Russian President Vladimir Putin said Thursday that “strictly technical” issues remain in resolving one of the main disputes between Armenia and Azerbaijan, neighbors that fought a war over a contested territory.
Putin met in various formats in Moscow with Azerbaijani President Ilham Aliyev and Armenian Prime Minister Nikol Pashinyan, discussing a dispute over a winding road called the Lachin Corridor. That’s the only authorized connection between Armenia and the contested territory, Nagorno-Karabakh, and it’s a lifeline for supplies to the region’s approximately 120,000 people.
Aliyev and Pashinyan, in a broader regional summit meeting Putin hosted in Moscow, lashed out at each other for their positions regarding the land corridor. But Putin said that on the “principal issues, there is an agreement,” and later said all that remained were “surmountable obstacles,” calling them differences in terminology and “strictly technical.” He said representatives of Russia, Armenia and Azerbaijan would meet in a week to try to resolve the differences.
According to the Russian state news agency Tass, Pashinyan said last Wednesday that Armenia and Azerbaijan recognize each other’s territorial integrity within Soviet administrative borders. It added that on Monday, Pashinyan said the territory of Azerbaijan that his government is ready to recognize includes Nagorno-Karabakh.
Pashinyan said Thursday: “I want to confirm that Armenia and Azerbaijan agreed on mutual recognition of each other’s territorial integrity, and on this basis we can say that we are moving quite well towards settlement of our relations.”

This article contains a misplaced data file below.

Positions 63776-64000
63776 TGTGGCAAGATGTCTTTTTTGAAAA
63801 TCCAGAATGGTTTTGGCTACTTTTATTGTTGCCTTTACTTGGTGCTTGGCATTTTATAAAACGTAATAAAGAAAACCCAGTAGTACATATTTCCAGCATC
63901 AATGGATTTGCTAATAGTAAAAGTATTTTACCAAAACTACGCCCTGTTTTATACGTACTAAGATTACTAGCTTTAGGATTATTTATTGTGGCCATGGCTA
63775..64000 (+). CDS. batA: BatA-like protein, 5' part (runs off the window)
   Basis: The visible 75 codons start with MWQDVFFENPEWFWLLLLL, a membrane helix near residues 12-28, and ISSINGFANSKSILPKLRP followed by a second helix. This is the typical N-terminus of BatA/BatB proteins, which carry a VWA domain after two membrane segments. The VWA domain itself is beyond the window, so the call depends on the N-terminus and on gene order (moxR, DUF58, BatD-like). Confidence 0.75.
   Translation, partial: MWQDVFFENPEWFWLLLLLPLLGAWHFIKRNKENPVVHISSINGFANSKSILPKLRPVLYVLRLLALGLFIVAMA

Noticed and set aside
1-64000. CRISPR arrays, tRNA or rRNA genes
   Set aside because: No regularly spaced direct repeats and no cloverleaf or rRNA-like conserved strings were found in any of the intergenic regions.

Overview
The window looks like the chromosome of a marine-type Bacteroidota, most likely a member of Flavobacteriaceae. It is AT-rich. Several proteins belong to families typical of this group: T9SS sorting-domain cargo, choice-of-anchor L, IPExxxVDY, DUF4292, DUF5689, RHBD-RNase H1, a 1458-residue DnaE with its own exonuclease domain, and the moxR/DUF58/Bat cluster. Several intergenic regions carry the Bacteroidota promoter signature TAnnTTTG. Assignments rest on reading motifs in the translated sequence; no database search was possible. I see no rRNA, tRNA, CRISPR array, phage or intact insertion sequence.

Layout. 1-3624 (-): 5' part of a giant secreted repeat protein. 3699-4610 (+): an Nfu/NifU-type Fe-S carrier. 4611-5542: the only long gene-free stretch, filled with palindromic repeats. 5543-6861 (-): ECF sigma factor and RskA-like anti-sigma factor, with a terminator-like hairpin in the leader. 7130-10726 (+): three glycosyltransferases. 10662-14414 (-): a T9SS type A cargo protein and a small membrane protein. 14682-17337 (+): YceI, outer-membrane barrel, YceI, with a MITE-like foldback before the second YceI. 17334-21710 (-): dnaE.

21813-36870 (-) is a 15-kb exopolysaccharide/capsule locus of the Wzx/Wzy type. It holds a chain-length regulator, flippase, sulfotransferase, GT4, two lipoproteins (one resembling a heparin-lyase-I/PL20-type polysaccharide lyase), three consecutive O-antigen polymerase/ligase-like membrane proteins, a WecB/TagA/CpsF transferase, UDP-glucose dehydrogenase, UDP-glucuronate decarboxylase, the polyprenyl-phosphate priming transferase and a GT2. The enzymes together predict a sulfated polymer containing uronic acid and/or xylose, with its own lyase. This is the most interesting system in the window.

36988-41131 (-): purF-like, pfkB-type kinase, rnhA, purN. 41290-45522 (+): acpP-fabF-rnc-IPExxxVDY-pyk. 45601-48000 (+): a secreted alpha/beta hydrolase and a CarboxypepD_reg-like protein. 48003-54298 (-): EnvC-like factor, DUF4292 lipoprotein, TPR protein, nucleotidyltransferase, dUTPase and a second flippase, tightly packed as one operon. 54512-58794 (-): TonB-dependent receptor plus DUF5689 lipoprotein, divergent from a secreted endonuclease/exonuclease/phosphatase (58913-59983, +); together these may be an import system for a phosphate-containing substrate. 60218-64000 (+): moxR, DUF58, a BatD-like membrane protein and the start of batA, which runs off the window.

For his part, Aliyev said Thursday that the Armenian leader’s statements ensure that “the issue of agreeing on other points of the peace treaty will go much easier, because it was the main factor on which we could not come to an agreement.”
Putin told the leaders a key sign of progress is “an agreement on the fundamental issue of territorial integrity.” He added: “And this is in fact the basis for agreeing on other issues of a secondary nature.”
Armenia and Azerbaijan fought a war over Nagorno-Karabakh in 2020 that killed more than 6,000 people. The war ended in a Russia-brokered armistice under which Armenia relinquished territories surrounding the region. Nagorno-Karabakh lies within Azerbaijan, but ethnic Armenian forces backed by Armenia had controlled the region and surrounding territories since 1994.
The agreement to end the war left the Lachin Corridor as the only authorized connection between Nagorno-Karabakh and Armenia. Russia sent a peacekeeping force of 2,000 troops to maintain order, including ensuring that the Lachin Corridor road remains open. However last December, Azeris claiming to be environmental activists began blocking the road, saying they were protesting illegitimate mining by Armenians. Armenia contends Azerbaijan orchestrated the protests.
Azerbaijan has repeatedly alleged that Armenians have used the Lachin Corridor to bring weapons and ammunition into Nagorno-Karabakh in violation of the armistice terms.